Once you have this info it is easy to compare it to the fuel your using.

    Dont forget to also add the wattage of the pump to the cost.
  • heatpro02920heatpro02920 Member Posts: 991
    That doesn't sound so easy Tony

    LOL ez for you maybe, I was lost at measure the temp of the tank on the tankless unit...

    I am also curious how much "extra" energy your recirc is using... I think I got the system at my house nailed down...

    The Bosch mini tank uses are $5.50 a month and the circ uses about .38 cents.... But I just got the killawatt meter, I need to run it for a solid month and then I will know better..
  • TonySTonyS Member Posts: 849
    I missed that part

    about being tankless LOL
  • GordyGordy Member Posts: 7,122
    Kill o watt

    If your usage is pretty much the same daily you can calculate it out heatpro, a week would be a good average.
  • heatpro02920heatpro02920 Member Posts: 991
    Gordy that is how I came up with

    the $5.50 and .38 for the pump, I bought 2 killowatts so I can get the power usage of both the pump and the electric mini tank separately.

    Here's why I want a month, this week we have had people home most of the days so they may use the hot water during the day causing the tank not to run because the Rinnai unit has just filled it with 120* water...

    For the sake of the test I also, turned the pump on to run a little more frequent with the time... I normally set it for the morning and then after 4 when people are here, and the thing hardly runs at all...

    I really want a good number to advertise to my customers, I hate saying "you should use X amount" and its nothing more than my best guess... My house has a climate contolled basement so it is tough, but I have a customer that I am going to ask if I can install the kill owatts on his system since it is more like the worse conditions one of these will see, unit is installed in the garage, plumbing goes through a crawl space over a slab, and they have there timer run all day 7a-11p so its literally only off for 8 hours a day {although the aquastat shuts it down of course}....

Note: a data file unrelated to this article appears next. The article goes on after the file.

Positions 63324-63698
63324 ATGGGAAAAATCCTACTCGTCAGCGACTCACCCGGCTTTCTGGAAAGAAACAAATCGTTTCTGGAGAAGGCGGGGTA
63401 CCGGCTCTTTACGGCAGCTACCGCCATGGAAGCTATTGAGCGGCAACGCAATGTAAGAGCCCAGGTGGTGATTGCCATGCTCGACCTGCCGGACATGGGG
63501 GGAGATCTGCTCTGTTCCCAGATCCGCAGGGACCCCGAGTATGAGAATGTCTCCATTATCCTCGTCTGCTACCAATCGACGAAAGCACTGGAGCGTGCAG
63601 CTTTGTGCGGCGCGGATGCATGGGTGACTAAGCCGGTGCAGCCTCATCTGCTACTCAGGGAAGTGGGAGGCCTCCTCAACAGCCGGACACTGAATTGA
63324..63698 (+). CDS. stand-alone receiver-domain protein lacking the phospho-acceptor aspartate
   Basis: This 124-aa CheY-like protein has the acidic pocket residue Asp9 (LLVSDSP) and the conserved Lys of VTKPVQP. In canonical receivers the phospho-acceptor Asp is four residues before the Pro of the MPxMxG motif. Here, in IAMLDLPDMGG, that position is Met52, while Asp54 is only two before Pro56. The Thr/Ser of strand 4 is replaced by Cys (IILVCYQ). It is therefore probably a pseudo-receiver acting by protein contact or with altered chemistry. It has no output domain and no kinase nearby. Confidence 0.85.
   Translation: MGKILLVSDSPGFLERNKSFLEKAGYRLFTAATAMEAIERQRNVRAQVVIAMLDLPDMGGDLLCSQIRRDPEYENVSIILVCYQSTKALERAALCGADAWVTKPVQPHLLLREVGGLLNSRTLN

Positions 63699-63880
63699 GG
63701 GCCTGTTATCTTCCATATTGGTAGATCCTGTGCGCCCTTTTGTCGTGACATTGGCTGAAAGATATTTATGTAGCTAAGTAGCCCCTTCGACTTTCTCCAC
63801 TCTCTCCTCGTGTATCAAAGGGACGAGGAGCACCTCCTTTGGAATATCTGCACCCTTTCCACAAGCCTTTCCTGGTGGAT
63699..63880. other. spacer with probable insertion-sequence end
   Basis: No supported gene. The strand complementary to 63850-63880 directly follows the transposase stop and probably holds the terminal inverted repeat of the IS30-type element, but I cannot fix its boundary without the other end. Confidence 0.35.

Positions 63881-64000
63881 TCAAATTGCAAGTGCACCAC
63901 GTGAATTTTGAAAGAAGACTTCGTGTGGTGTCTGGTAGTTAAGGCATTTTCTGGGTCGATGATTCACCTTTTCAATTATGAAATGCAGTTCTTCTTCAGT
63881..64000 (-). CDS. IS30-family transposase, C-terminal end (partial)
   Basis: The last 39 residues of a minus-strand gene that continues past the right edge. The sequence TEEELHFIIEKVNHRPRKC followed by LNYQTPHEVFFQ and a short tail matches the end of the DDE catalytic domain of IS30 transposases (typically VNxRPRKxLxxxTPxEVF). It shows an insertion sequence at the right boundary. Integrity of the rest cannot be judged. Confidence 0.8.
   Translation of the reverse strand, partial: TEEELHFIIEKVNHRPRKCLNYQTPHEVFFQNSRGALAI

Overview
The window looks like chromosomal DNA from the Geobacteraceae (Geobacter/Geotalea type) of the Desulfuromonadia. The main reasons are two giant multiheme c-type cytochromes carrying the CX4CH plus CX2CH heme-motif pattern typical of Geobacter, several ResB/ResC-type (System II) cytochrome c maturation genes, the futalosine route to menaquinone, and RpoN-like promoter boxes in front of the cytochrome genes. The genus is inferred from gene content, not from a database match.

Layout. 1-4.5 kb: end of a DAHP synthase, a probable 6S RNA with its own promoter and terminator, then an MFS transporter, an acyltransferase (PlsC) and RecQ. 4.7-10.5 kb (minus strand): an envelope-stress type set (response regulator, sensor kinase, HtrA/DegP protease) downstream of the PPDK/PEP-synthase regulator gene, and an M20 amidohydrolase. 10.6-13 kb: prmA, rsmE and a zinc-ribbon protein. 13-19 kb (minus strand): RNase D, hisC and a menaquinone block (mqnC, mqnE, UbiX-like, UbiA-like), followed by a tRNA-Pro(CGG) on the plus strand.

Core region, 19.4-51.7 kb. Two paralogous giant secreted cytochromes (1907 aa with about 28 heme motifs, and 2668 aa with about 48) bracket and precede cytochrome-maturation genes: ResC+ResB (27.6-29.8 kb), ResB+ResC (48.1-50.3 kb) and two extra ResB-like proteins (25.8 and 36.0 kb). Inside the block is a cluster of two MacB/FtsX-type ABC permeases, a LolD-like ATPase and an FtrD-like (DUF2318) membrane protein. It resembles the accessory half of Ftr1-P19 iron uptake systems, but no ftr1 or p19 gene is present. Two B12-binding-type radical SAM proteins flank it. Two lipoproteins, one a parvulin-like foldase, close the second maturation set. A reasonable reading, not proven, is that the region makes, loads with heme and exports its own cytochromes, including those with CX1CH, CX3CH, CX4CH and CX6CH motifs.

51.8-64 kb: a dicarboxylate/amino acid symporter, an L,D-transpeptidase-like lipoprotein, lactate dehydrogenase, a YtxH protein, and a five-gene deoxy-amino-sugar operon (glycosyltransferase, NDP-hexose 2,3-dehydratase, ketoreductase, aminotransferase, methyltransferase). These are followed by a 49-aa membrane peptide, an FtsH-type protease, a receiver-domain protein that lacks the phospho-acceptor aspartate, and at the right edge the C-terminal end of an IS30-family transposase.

I figured my usage around $7 a month and it turns out I am very close to that. That is $84 a year for hot water to be rite at my faucets, I think its worth it but others may not... Now I am not figuring in the time my well pump doesn't run pumpping water down the drain waiting for how water, although my well pump system is pretty efficient its a grundfos sqe with cu301 control, I'm sure I save a little running the water less, since it takes a full 5 minutes to get hot water in the master bath on a cold morning {very far from heater}... also the wear and tear on the well and septic system...

    If I figure I run the shower an extra 5 minutes for each shower we take in the house, thats 6 showers a day at 5 minutes of waste with our 1.5gpm heads {high sierra, they work great}.

    That's me and my wife twice a day and the kids once a day {its tough to get them to do that, ahhh boys}

    Thats 1.5gpm for 5 minutes each shower = 7.5gal x 6 showers = 45gallons a day thats is 16425 gallons per year.... Now I'm not counting that amount of time when washing dishes and clothes {my wife will run the faucet in the kitchen and in the laundry room to make sure the hot is there to clean the dishes or clothes {when recirc is off}, plus washing hands, ect.... But even if it is taking 10K gallons out of my septic that my pump doesn't have to push up my 500ft well, I think that alone is worth $84 a year.... as far as the comfort and time savings, that is probably worth about $600 per year, because I would pay $50 a month to be able to just jump in the shower and turn on the water, not have to reach in, turn the water on, wait for a few minutes testing it every minute or so and then jump in... Having 1 inch pex water mains and low flow shower heads really makes the wait long, then add onto that my master bed is on the top level with 12 foot ceilings on the opposite side of our house....